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Interpreting a feed tag

Jason Smith for Progressive Cattle Published on 24 December 2019
Read the feed tags

Reviewing the tag that accompanies a feed or ingredient can provide you with a substantial amount of information.

While often overlooked, the tag is the major means through which a manufacturer conveys important information to you regarding the product, such as the details necessary for its safe and effective use.

While this information may differ slightly across state lines, even for the same product, certain important information is contained on almost all tags in the U.S. The following is an overview of the major sections on a tag, and more importantly, what those sections have to say.

Name

The product name and its branded name (when applicable) are generally the first information at the top of the feed tag and often provides an indication of the feed’s purpose. As product names become more specific, the amount of additional information provided on the tag generally increases in order to support that degree of specificity. If the feed contains a drug, making it “medicated,” the tag should also contain a statement describing the product as either a Type B or Type C medicated feed. As a reminder, Type B medicated feeds cannot be fed directly to animals – they must be further blended to produce a Type C medicated feed that contains the appropriate (approved) level of drug before being fed. If the medicated feed contains a veterinary feed directive (VFD) drug, a statement that serves as a reminder of the necessity for veterinary involvement will also appear beneath the product name.

Purpose

The purpose statement is a brief description of the intended purpose of the feed or ingredient. More specifically, this statement may provide species- and animal class-specific information pertaining to the animals the feed should be fed to or how it should be used to further manufacture feed. This information may be complex or quite vague, depending upon the breadth of intended uses for the product. If the product name provides this information, the purpose statement may be absent from the feed tag.

Indications for use and active drug ingredients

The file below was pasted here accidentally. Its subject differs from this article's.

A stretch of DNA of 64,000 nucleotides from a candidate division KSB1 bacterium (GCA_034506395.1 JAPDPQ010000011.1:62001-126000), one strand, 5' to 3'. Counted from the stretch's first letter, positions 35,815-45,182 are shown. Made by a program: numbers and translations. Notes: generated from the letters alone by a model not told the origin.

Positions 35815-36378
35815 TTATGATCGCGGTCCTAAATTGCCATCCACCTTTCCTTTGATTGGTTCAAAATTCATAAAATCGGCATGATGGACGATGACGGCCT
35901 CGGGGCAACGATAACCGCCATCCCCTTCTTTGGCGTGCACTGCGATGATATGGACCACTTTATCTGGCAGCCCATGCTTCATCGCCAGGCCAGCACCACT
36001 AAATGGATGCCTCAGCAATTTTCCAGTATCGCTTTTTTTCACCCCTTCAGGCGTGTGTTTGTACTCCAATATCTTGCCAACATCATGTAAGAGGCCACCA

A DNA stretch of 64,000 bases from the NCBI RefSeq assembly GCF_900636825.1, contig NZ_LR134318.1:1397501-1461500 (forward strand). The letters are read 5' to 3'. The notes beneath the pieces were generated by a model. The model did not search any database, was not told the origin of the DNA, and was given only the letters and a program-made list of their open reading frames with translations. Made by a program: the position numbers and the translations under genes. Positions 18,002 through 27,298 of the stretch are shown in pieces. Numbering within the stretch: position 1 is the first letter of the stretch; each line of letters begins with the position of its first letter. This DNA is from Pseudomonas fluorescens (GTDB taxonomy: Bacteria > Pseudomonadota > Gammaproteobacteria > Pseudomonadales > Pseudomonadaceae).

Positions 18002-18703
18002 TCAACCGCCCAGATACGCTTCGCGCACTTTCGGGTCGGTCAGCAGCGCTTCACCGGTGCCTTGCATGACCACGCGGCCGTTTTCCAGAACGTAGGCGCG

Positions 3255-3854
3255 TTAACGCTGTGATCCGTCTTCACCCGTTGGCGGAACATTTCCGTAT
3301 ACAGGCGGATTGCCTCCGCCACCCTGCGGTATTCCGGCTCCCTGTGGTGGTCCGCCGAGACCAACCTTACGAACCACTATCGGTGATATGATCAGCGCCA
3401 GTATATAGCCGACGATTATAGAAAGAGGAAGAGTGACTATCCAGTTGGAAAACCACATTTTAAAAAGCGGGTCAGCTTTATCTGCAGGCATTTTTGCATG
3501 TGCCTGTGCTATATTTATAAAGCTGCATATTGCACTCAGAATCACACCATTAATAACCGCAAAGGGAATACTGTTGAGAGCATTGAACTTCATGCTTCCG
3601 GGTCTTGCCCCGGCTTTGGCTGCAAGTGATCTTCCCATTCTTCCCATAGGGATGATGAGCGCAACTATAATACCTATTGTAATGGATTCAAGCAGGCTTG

Medicated feeds are required to contain an “indications for use” statement, along with a listing of the drugs used to medicate the feed. This information generally appears between the purpose statement and guaranteed analysis section for medicated feeds but is absent from nonmedicated feeds. The indications for use statement contains the specific approved use of the drugs, as it applies to that particular product.

For example, a medicated feed that lists amprolium as the active drug ingredient may list the indications for use in calves as an aid in the treatment of coccidiosis caused by Eimeria bovis and E. zuernii, which is one of the two approved uses of that drug to medicate feed for cattle. Drug concentrations are generally listed to the right of the active drug ingredients and expressed in either grams per ton (g/ton) or grams per pound (g/lb).

Guaranteed analysis

The guaranteed analysis section conveys information pertaining to the maximum and/or minimum amount of a respective nutrient the product is guaranteed to contain, referenced in nutritionally relevant units. The requirements for nutrient guarantees differ across animal species and production classes, as well as the intended use of the feed, or other information provided on the tag.

For example, guarantees generally differ for complete feeds when compared to mineral supplements. Because the intended use of a mineral supplement is to serve as a supplemental source of minerals and vitamins, mineral tags generally don’t contain guarantees for other nutrients.

But the tag for a mineral supplement that is also intended to serve as a source of supplemental crude protein – for example – generally guarantees a minimum level of crude protein. Depending upon the nutrient, and some of those other factors, guarantees may only be minimum levels, maximum levels or both. If a source of nonprotein nitrogen such as urea has been added, the equivalent amount of crude protein from non-protein nitrogen is stated below the crude protein guarantee.

For beef cattle, macronutrients (crude protein, crude fat, etc.) are generally expressed as a percentage by weight, which is also commonly referred to by nutritionists as being expressed on an as-fed or as-is basis. Micronutrients are a little different.

Trace minerals are generally guaranteed in parts per million (ppm; 1 ppm = 1 milligram per kilogram = 0.0001%) when the guaranteed level is less than 1% (10,000 ppm). Fat-soluble vitamins (A, D, E and K) are guaranteed in international units (IU), and depending upon level, may be expressed in kilo-international units (KIU; 1,000 IU = 1 KIU). If guaranteed, vitamin B12 is generally listed in micrograms per pound (mcg per pound), while other water-soluble vitamins are listed in milligrams per pound (milligram per pound).